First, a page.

Just a story from Thailand

I love having a blog, but sometimes I run out of things to write about. I post at least every Friday, its Thursday already, and I still have to write that weekly blog post. I sit in front of the computer and nothing comes to mind. I stare at the blank screen of the word processor. Nada. Nichts. I check the news, what’s Putin doing now? 🙈 Shute.

I move to bed, it is almost eight o’clock and soon I can fall asleep with dignity, when its nine o’clock. Yes, I am old, I sleep early, and I sleep poorly. But today I can’t fall asleep. War in Europe? Seriously? I pick up my iPad, and a window pops up with memories from 2019: my trip to Thailand, in March. So many photos. I close my eyes, and I remember a story.

My story is simple, quick, peaceful, and I think its worth telling to accompany the featured photograph.

We were a crew of five entomologists and a driver, traveling through Thailand to collect fruit flies for a research project. Thankfully, four of us spoke Thai, but unfortunately, I was not one of them. One hot and humid morning, like every morning in the Loei province, we stopped alongside the road to explore a banana field. The entire crew grabbed their nets and disappeared into the fields, while I stayed near the van. I don’t remember why I stayed behind, I only remember that I did.

After a few minutes alone, I looked to the side and noticed a large bunch of bananas on the ground, by the roadside. Behind it, an elderly man, smiling. When he saw that I had seen him, he started talking to me, in Thai.

Make no mistake, in Thailand, smiles are the default. There, they believe that a smile solves many problems, and it is very rare to see someone frown. I wondered if he was mad at me. My colleagues and I were literally trespassing, walking into the fields without having asked for permission, and I wasn’t in a position to explain myself. I don speak a word in Thai. I don’t understand a word either. And the crew was nowhere near.

Our conversation lasted what seemed a long time. I have been in many situations with languages in foreign countries, but I usually can at least say, “ I don’t speak your language”. Not in Thai. So I sat there, looking at the man while he talked, and with my iPad, the only camera i had with me, I snapped the shot above.

When the crew returned, we learned that the banana man was the property owner. The bananas were a gift to let us know that he was not upset with us. He lived alone, worked the land, and was happy that we stopped by.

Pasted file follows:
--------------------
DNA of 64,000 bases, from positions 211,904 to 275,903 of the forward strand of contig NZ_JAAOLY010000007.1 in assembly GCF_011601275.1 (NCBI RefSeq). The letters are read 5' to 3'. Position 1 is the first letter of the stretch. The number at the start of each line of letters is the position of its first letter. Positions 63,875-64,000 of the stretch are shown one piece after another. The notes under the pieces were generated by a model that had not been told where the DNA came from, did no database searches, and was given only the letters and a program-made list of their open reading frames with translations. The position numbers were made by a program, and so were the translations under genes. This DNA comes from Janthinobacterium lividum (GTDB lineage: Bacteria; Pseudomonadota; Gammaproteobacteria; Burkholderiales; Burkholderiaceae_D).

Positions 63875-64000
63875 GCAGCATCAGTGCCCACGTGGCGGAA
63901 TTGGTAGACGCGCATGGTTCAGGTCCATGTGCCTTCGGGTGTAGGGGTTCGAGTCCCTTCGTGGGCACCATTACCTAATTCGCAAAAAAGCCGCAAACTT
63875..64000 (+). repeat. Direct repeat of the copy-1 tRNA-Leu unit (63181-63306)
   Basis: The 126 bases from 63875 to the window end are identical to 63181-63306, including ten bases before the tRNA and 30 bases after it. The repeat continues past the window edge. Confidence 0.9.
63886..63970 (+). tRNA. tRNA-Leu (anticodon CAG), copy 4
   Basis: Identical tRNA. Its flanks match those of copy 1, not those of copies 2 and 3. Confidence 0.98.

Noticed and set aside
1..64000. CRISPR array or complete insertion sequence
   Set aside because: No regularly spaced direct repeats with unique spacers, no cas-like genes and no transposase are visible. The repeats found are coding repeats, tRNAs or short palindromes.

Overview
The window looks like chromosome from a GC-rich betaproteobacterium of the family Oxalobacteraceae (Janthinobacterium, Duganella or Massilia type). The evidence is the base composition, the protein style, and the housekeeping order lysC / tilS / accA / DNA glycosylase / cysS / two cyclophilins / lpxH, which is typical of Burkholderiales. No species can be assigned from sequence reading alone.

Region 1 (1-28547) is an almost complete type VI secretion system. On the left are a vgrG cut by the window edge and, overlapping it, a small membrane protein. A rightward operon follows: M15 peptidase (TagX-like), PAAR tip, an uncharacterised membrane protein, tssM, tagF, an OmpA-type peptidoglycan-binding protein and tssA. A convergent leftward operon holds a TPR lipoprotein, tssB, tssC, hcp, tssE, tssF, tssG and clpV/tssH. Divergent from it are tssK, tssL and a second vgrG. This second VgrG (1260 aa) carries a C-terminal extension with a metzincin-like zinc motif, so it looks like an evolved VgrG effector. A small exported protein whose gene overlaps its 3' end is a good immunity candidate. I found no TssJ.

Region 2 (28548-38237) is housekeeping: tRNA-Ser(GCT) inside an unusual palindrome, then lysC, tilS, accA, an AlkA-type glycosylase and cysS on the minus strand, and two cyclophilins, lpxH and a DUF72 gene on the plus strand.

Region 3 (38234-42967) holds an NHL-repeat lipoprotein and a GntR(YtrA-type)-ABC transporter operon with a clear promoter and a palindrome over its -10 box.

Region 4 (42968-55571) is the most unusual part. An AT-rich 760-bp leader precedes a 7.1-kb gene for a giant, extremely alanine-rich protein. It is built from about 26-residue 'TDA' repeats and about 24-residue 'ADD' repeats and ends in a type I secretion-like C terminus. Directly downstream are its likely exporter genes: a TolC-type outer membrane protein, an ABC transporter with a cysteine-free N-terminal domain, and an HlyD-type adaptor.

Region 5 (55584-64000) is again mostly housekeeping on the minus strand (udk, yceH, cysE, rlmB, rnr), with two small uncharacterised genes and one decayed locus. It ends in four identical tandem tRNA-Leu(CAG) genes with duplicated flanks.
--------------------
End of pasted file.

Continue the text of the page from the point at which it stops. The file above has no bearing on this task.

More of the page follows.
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Published by Alessandra Chaves

Photographer with a preference for nature photography in black and white and other abstractions.

18 thoughts on “Just a story from Thailand

  1. What a wonderful story and emotive photo! Never would have guessed you made it with an iPad. My son went to Thailand about two years ago and loved it. If only the whole world had gratitude like this fellow.

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    1. On my second day in Thailand, I broke my camera and lens. The iPad an phone is all I had left for nearly three weeks. I’m glad your son liked Thailand. I wish I had more time to explore, but I was there for work.

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  2. The photo is wonderful. Such a kind, direct expression on the man’s face, and a delightful story. It reminded me of my first week in Liberia. A small boy showed up at my door with an entire stalk of bananas on his head. He asked if I “wanted banana.” I said that I did, and asked how much they would cost. He asked for a dollar, which of course seemed more than reasonable. What I didn’t expect was for him to take the dollar and leave the entire stalk on the kitchen floor — about a hundred bananas! After checking around, I learned it was customary for two or three families to share a stalk!

    Your mention of traveling with entomologists reminded me of another story. Many years ago I was with a group at the home of friends, drinking wine and just talking. We got onto the subject of gravestones, and were sharing the epitaphs we’d like to have on our stones. One woman, who happened to be an entomologist, said if she had a choice, she’s go with “Maybe Now You’ll Stop Bugging Me!” One couple, who happened to be news broadcasters, went with “Stay Tuned ~ We’ll Be Right Back.” That was the night I decided — given my occupation — my epitaph should read, “She Varnished From Our Sight.”

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